‘Controlled Reperfusion’ Fails to Improve Outcomes in Critical Limb Ischemia

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Key Points:
  • Strategy to prevent reperfusion injury tested in randomized trial of critical limb ischemia
  • Adding ‘controlled reperfusion’ to surgical revascularization does not increase amputation-free survival at 1 month or 1 year
  • Some form of controlled reperfusion may work in the heart but perhaps not in the leg, outside expert says

By Kim Dalton
Monday, July 29, 2013

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Patients undergoing surgical revascularization for critical limb ischemia do not benefit from a ‘controlled reperfusion’ strategy aimed at minimizing reperfusion injury, according to data from a randomized trial published online July 23, 2013, ahead of print in Circulation: Cardiovascular Interventions.

For the CRAIL trial, investigators led by Claudia Heilmann, MD, of Heart Center Freiburg University (Freiburg, Germany), randomized 174 patients with acute limb ischemia (Rutherford class IIA-III) at 14 centers to standard thromboembolectomy with (n = 88) or without (n = 86) controlled reperfusion between October 2002 and March 2008.

Rationale for Controlled Reperfusion

According to the authors, the adjunctive technique is designed to control the flow, pressure, and duration of reperfusion as well as enhance the reperfused blood with agents that limit tissue damage by reactive oxygen species and help restore cellular energy and substrate metabolism.

After thromboembolectomy and before restoration of blood flow, a cannula is connected to the blood inflow line, and oxygenated blood is drawn into a blood bag, where it is mixed with a reperfusion solution containing 9 protective compounds—including the buffering agent dihydrogen phosphate, the free radical scavenger allopurinol, and the calcium chelator sodium citrate—at a ratio of 6:1.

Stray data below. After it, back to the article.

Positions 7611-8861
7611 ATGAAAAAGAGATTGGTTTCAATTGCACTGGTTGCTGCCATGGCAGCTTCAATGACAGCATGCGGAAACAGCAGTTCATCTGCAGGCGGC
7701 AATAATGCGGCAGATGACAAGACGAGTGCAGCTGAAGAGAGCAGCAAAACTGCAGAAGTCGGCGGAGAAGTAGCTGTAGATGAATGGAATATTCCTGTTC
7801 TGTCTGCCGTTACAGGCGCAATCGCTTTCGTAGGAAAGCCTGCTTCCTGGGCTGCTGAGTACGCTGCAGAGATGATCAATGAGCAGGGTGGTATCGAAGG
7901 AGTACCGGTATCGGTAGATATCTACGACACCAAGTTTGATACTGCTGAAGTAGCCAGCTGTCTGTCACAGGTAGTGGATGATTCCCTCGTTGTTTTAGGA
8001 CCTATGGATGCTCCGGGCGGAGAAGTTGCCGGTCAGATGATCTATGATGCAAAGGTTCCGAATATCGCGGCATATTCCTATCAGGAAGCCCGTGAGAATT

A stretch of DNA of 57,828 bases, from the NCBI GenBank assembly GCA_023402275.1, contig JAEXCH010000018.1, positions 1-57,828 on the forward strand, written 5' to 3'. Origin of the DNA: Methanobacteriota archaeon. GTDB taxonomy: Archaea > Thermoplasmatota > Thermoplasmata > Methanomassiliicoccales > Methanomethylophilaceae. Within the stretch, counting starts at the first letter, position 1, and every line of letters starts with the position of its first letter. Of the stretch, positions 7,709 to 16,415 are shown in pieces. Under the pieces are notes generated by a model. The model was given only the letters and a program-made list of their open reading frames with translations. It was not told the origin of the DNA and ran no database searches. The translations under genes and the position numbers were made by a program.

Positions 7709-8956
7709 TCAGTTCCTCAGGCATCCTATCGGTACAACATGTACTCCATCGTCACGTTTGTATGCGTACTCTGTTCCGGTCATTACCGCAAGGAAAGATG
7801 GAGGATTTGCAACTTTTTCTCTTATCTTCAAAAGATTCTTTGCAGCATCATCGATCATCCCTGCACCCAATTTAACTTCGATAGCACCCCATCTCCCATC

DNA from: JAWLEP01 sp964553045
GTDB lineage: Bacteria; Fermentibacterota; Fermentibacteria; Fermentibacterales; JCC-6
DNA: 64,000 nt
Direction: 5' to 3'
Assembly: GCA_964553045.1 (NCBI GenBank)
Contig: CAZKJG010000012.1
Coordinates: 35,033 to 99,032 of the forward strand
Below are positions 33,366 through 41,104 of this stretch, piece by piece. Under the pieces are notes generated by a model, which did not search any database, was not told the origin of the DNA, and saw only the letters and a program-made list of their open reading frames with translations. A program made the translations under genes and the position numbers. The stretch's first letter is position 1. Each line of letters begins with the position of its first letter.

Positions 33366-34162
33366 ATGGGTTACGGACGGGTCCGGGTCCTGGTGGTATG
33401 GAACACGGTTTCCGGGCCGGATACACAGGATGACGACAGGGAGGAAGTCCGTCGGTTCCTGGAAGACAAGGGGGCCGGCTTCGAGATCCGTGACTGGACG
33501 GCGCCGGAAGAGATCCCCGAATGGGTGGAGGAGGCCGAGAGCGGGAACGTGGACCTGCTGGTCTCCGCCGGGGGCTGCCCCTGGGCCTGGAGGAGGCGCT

Next, the blood-reperfusion solution is transferred to a second blood bag and reperfusion is initiated via a distal cannula under continuous control to maintain a maximal pressure of 60 mm Hg. The procedure is repeated for 30 ± 3 minutes. Then the incision is closed and normal blood flow is reestablished.

No Hint of Benefit

Rates of amputation-free survival at 4 weeks (primary efficacy endpoint) were virtually identical between the surgery-alone and controlled reperfusion groups (82.4% vs. 82.6%; P = 1.00). In addition, 15 patients in each group (approximately 17.5%) underwent amputation or died (8 each of cardiovascular causes) within the first month.

Also at 4 weeks, rates of amputation and death were markedly reduced among the subgroup of patients with unilateral ischemia, treatment per protocol, and successful revascularization (n = 104) compared with the overall study population (8% vs. 33%). Even when analysis was limited to per-protocol patients, however, no difference was seen between the surgery-only and controlled reperfusion groups (8.5% vs. 6.7%; P = 0.75).

At 1 year, rates of amputation-free survival remained similar between surgery and controlled reperfusion (62.1% vs. 63.1%), with no differences between the treatments for amputation or death individually, or for the causes of death, either in the intention-to-treat analysis (table 1) or the per-protocol cohort.

Table 1. Risk of Death or Amputation at 1 Year: Controlled Reperfusion vs. Surgery Alone

 

HR

95% CI

P Value

Amputation-Free Survival

0.98

0.60-1.60

0.92

Amputation

1.15

0.56-2.35

0.71

Death

0.84

0.42-1.66

0.62

Overall Survival

0.82

0.45-1.49

0.51

Cardiovascular Death

0.71

0.35-1.44

0.34

Noncardiovascular Death

1.16

0.39-3.46

0.79

Amputation or Cardiovascular Death

0.93

0.55-1.59

0.80

 
Analysis of various patient subgroups defined by prognostic factors including age, sex, duration of ischemia, Rutherford stage, and extent of vascular obliteration showed no difference between the treatments for amputation-free survival, time to amputation, length of overall survival, or time to amputation or cardiac death.